We expect that many institutions and researchers will favor a designation of a Project Director or
other individual to take responsibility for management and regulatory compliance, similar to the
Beth Philips
Information Relating to Research Awards
September 15, 2005
Page 3
role currently played by lead investigators on large NIH “research program projects” (such as
“P01” awards, in NIH parlance).
Q3: What issues should the agencies consider in developing their instructions for applications
naming more than one PI?
As noted above, the AAMC expects institutions will work with research teams to identify the
Project Director and approve comprehensive management plans and formulae for allocation of
resources and assignment of responsibilities, but we do not believe that the funding agencies
themselves need to be excessively specific in requirements for such plans.
Rather, we believe
that the funding agencies should be flexible in their requirements and instructions.
We do not
support the designation “Contact PI,” since that connotes a set of administrative and clerical
responsibilities and fails to recognize the essentiality of a designated Project Director.
Because roles and contributions change in both anticipated and unanticipated ways during the
course of a multi-year award, AAMC feels that apportionment of funds should be specified on
the notice of grant award and revised with each subsequent yearly award.
AAMC recommends
that these budget apportionments be added to agency databases that track research awards
(currently, this is not provided by the NIH’s central database, Computer Retrieval of Information
on Scientific Projects (CRISP), but are publicly available by PI name in the State and Foreign
Site Award database.
Q4: Recognizing that agencies differ in the structure of their business arrangements with
institutions, are there ways for the agencies to recognize PIs for a team effort involving multiple
departments or institutions?
What issues should the agencies consider in deciding on the most
appropriate award structure?
The AAMC believes that offering linked awards in the case of multiple PIs located across
multiple institutions is at least as important, and arguably more important, than the apportioning
of the budget among PIs in a single institutional award.
Linked awards would result not only in
fairer crediting for the PIs, but for their institutions as well.
Instead of receiving the award as a
subcontract from another institution, the award would be received from the NIH or other federal
agency, and the institution would receive credit in the awards database.
Again, AAMC expects
that allocation and leadership plans will be forged prior to the receipt of award and will not
hinder effective project management.
Lastly, AAMC would like to recognize that there are
many instances where a consortium or sub-contract arrangement will continue to be appropriate
for certain projects, namely those cases where the secondary institution does not house a
Principal Investigator and makes a more limited scientific contribution.
Q5: What are the benefits of granting access to award and review information to all named PIs,
not just the Contact PI?
What are the difficulties, if any, in granting such access?
Beth Philips
Information Relating to Research Awards
September 15, 2005
Page 4
Granting access to award and review information to all named PIs will better support the
coordination and leadership of multidisciplinary research teams, which is one of the objectives of
the policy.
Q6a: What are the benefits, if any, from listing more than one PI in agency databases?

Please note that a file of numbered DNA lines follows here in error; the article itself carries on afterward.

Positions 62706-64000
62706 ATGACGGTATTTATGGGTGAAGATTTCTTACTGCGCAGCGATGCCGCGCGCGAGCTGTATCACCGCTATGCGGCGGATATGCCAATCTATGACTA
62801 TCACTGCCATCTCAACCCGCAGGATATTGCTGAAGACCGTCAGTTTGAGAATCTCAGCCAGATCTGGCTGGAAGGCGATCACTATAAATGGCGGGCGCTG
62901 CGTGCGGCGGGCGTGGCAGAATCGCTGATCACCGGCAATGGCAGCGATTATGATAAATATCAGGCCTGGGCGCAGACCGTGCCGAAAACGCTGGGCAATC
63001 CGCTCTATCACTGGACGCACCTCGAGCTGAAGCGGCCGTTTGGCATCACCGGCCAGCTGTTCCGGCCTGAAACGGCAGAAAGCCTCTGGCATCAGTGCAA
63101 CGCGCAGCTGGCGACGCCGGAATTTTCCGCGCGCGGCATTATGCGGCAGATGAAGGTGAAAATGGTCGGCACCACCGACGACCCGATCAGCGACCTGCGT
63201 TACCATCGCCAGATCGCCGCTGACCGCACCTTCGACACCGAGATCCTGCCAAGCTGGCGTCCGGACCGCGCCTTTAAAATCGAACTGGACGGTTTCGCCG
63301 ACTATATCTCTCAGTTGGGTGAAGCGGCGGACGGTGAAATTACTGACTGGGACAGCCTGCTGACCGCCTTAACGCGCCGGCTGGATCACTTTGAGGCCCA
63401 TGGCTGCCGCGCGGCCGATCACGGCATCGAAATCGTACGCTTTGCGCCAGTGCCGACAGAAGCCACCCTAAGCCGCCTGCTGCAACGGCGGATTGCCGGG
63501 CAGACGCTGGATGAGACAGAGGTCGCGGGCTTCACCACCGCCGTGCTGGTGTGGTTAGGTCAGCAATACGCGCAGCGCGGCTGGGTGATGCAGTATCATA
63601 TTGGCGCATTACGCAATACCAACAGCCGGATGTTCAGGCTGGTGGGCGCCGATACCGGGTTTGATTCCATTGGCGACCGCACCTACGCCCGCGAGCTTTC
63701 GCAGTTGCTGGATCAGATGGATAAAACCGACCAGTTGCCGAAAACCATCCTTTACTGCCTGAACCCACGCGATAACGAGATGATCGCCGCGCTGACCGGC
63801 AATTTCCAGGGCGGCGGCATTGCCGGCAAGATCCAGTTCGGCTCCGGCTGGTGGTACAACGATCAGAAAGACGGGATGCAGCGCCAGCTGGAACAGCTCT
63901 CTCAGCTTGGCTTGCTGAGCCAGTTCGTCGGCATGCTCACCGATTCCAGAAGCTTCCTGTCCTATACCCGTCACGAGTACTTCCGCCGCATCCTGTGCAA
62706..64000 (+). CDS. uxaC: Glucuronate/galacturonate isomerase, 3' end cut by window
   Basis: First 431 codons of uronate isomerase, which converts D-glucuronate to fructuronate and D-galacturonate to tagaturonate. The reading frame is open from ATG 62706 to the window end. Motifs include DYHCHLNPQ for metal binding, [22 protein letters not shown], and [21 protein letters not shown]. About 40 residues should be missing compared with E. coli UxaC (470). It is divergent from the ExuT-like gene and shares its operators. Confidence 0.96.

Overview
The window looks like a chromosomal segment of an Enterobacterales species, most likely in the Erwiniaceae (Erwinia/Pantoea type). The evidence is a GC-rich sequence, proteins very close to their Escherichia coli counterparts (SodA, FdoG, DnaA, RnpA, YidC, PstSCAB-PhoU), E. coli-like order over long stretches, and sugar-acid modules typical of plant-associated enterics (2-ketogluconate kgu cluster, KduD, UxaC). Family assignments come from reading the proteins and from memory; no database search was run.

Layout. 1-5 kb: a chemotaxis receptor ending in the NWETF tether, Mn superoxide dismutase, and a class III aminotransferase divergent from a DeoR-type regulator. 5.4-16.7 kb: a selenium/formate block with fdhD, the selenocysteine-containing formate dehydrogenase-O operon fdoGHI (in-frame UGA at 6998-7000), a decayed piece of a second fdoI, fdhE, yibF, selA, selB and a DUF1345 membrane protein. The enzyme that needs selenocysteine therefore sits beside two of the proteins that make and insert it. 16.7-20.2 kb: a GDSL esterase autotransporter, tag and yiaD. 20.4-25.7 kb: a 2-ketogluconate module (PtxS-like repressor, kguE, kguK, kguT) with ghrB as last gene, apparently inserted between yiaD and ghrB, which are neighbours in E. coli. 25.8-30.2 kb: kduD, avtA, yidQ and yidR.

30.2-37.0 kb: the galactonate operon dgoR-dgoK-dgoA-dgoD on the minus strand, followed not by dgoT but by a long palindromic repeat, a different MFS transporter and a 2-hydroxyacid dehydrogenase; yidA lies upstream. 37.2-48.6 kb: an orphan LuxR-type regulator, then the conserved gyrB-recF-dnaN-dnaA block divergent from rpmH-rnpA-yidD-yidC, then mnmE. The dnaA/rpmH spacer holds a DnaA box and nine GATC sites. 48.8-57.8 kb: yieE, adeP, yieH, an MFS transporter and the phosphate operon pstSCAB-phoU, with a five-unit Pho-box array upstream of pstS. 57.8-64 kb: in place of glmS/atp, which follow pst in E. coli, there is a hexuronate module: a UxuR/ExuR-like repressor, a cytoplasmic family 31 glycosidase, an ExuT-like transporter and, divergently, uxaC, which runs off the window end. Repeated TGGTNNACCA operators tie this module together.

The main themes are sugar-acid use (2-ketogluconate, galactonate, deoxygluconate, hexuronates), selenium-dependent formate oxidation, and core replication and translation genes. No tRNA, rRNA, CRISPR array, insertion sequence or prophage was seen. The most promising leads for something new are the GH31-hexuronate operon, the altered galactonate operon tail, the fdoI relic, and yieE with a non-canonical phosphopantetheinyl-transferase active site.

What are
the difficulties, if any with such listings?
Recognition of all named PIs in agency databases will strengthen recognition of all individuals
who meet the stringent definition noted earlier.
It is hoped that such recognition will create
further incentives for the team research demanded by complex science
Q 6b: Would use of agency data systems with PI information, warrant an investment in
alterations of such systems?
Absolutely
Q7. Overall, how will the changes proposed for official recognition of multiple PIs benefit multi-
disciplinary and inter-disciplinary research?
Would the proposed changes help or harm the
process of cooperation among researchers on a collaborative project?
Modern biomedical research, with which we are most familiar, is rarely an independent activity.
Multidisciplinary studies and complex science necessitate the intellectual leadership and
contributions of research team members. This is particularly true for clinical research, which
requires a broad variety of specialists with many highly specialized skills.
We believe the
proposed changes would increase opportunities for recognition of team leadership, and increase
the incidence of collaboration.
Q8: What other suggestions do you have for facilitating the recognition of multiple PIs?
In its comments to NIH on recognition of multiple PIs, the AAMC strongly endorsed the
proposal that agencies’ databases track apportionment of research project budgets and resources
to the leaders of the project team (in the instance of NIH, this would include the Agency’s
“CRISP” project awards and financial databases).
In closing, the AAMC would like to emphasize again, as I did in a letter several years ago,
1
our
appreciation for the Research Business Models subcommittee, the National Science and
Technology Council, and the Administration in pursuing such useful and welcome reforms.
The
policies and systems established for the Federal Government’s support of university-based,
independent scientific research are among the most significant and successful achievements of
1
Letter to Dr. Michael Holland, OSTP from Jordan Cohen, responding to a request for information for the Research
Business Models Subcommittee of the NSTC, October 2, 2003.
Beth Philips
Information Relating to Research Awards
September 15, 2005
Page 5
American public policy in the 20
th
Century, and it is incumbent on government and universities
alike to help strengthen and adapt these policies to the continuing advancement of science.
Sincerely,
Jordan J. Cohen, M.D.
President